Former Subiaco Councillor | Certified Financial Planner | WA Party Convenor
This letter to the Auditor General from Ian Ker is priceless.
The State Government’s handling of Royalties for Regions was found wanting by the Auditor General. There was no project selection criteria nor a business case made that funded projects would achieve long-term benefits. Sound familiar? Sounds like the Minister’s unfunded 12 two-page proposals for amalgamation of 30 councils to 15?
You be the judge. Here’s the letter:
Mr Colin Murphy
State of Western Australia
Dear Mr Murphy
I read with interest reports of your criticism of the WA Government’s management of the Royalties for Regions program – in particular the lack of proper assessment of costs and benefits before committing to specific projects.
One media report states that you found that “the Department of Regional Development didn’t have stringent project selection criteria and did not know if funded projects would achieve long-term benefits”.
I wonder whether your remit as Auditor General, “to scrutinise the public sector for potential instances of wastage, inefficiency or ineffectiveness”, might extend as far as to cover the current local government (so-called) reform process, where the Minister for Local Government has admitted that his proposals were made with no prior development of a business case and, even worse, that the Local Government Advisory Board would investigate the costs and advantages after the decision is made.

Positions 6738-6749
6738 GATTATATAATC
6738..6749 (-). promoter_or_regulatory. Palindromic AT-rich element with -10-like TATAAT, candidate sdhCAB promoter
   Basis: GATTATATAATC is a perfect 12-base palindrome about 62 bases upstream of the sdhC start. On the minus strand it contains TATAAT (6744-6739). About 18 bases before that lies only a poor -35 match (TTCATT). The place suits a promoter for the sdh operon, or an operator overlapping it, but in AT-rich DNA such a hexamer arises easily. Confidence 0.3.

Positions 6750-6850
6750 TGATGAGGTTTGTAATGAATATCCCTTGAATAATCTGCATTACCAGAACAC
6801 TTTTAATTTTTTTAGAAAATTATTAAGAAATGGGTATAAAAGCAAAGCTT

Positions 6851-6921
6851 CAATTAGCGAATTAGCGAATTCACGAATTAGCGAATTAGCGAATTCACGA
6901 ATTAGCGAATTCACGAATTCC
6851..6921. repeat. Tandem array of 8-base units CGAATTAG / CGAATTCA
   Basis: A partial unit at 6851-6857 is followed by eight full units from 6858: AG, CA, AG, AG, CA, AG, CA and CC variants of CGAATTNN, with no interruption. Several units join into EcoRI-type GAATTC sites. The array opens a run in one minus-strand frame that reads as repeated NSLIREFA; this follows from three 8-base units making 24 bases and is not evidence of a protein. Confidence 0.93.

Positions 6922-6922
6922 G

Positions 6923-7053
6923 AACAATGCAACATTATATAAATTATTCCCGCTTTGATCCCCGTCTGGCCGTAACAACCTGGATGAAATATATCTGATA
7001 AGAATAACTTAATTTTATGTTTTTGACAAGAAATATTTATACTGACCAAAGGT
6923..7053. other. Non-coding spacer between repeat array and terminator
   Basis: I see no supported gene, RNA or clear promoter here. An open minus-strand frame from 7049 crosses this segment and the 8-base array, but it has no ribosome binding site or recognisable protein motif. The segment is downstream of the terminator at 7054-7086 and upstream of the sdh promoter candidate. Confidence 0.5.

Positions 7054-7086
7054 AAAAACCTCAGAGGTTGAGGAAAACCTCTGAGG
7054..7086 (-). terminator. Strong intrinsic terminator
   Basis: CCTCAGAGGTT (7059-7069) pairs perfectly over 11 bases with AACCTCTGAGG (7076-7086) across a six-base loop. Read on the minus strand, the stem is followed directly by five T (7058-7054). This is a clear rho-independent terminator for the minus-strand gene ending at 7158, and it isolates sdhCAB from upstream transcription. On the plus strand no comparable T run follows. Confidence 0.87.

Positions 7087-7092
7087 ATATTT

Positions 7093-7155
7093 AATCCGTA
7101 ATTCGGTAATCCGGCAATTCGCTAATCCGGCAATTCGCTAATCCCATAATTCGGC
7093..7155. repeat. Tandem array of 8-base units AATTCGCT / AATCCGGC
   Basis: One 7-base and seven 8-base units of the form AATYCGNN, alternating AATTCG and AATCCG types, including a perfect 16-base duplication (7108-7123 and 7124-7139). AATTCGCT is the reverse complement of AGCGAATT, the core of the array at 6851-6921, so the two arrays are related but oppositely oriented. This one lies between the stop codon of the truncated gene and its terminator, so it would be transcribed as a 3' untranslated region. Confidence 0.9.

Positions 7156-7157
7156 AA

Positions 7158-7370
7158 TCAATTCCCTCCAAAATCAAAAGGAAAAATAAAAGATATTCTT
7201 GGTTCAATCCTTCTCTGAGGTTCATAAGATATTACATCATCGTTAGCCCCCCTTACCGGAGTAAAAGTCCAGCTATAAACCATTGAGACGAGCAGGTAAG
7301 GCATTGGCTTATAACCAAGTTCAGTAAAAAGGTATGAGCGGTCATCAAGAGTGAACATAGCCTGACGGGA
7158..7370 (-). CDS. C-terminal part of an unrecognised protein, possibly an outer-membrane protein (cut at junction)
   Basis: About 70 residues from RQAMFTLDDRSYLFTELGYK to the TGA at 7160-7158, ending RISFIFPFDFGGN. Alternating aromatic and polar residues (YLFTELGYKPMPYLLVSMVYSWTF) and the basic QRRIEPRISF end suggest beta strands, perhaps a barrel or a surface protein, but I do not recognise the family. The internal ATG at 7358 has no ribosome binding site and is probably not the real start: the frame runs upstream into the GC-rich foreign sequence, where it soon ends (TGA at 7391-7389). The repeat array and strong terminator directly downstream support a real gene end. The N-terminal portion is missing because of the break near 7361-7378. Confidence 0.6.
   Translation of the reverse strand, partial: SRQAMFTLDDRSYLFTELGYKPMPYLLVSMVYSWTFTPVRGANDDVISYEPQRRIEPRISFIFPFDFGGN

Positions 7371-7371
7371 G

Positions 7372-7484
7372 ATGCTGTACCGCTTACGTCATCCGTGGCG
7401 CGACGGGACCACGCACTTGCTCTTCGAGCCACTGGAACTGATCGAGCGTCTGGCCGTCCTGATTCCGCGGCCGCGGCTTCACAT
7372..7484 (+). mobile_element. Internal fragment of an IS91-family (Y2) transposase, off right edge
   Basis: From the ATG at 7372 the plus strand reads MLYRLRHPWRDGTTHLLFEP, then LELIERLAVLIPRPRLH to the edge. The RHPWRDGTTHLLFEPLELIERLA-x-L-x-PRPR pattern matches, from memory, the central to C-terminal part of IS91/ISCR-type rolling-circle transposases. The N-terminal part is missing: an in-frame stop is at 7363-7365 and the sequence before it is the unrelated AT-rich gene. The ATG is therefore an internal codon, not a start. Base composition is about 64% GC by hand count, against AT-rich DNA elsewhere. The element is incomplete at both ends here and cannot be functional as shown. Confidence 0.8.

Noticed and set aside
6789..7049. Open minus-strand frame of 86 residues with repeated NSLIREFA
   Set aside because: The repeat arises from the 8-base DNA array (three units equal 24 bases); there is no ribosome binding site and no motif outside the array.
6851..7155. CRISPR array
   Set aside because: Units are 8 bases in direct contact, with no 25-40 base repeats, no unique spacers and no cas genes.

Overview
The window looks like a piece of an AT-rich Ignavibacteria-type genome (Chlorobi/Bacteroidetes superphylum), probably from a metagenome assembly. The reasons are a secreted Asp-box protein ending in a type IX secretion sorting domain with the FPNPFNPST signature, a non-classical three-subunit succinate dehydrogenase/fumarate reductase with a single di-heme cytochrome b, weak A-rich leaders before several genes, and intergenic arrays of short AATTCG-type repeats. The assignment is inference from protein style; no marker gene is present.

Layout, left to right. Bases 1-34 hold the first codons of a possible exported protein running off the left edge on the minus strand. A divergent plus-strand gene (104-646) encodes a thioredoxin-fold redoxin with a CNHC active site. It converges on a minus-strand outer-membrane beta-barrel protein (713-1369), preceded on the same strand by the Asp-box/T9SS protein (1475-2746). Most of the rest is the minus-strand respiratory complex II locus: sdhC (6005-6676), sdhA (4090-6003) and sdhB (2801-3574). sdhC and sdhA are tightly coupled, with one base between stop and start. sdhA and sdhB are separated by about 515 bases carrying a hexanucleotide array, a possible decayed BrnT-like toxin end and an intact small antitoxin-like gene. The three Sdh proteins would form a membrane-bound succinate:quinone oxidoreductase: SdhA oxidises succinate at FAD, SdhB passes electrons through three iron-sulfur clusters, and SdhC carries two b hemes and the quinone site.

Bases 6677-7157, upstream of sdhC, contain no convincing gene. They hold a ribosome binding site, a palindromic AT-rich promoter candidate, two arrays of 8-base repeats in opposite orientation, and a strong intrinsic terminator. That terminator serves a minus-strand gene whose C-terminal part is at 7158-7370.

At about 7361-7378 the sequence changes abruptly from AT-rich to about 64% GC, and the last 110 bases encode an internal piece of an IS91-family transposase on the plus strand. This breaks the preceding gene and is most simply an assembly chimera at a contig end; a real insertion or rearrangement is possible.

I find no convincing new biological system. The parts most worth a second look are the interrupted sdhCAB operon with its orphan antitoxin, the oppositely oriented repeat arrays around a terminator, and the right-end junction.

In other words, a commitment would be made to spend WA taxpayers’ and local government ratepayers’ money on projects (forced local government amalgamations) without stated selection/assessment criteria and without knowing if the funded projects would achieve long-term benefits.
If the Minister might be beyond your scrutiny, I respectfully suggest that his Department and the Local Government Advisory Board should not be.
I look forward to your response. As I am sure you will appreciate, this is a matter of some urgency, given the current stage of the so-called reform process.
Regards Ian Ker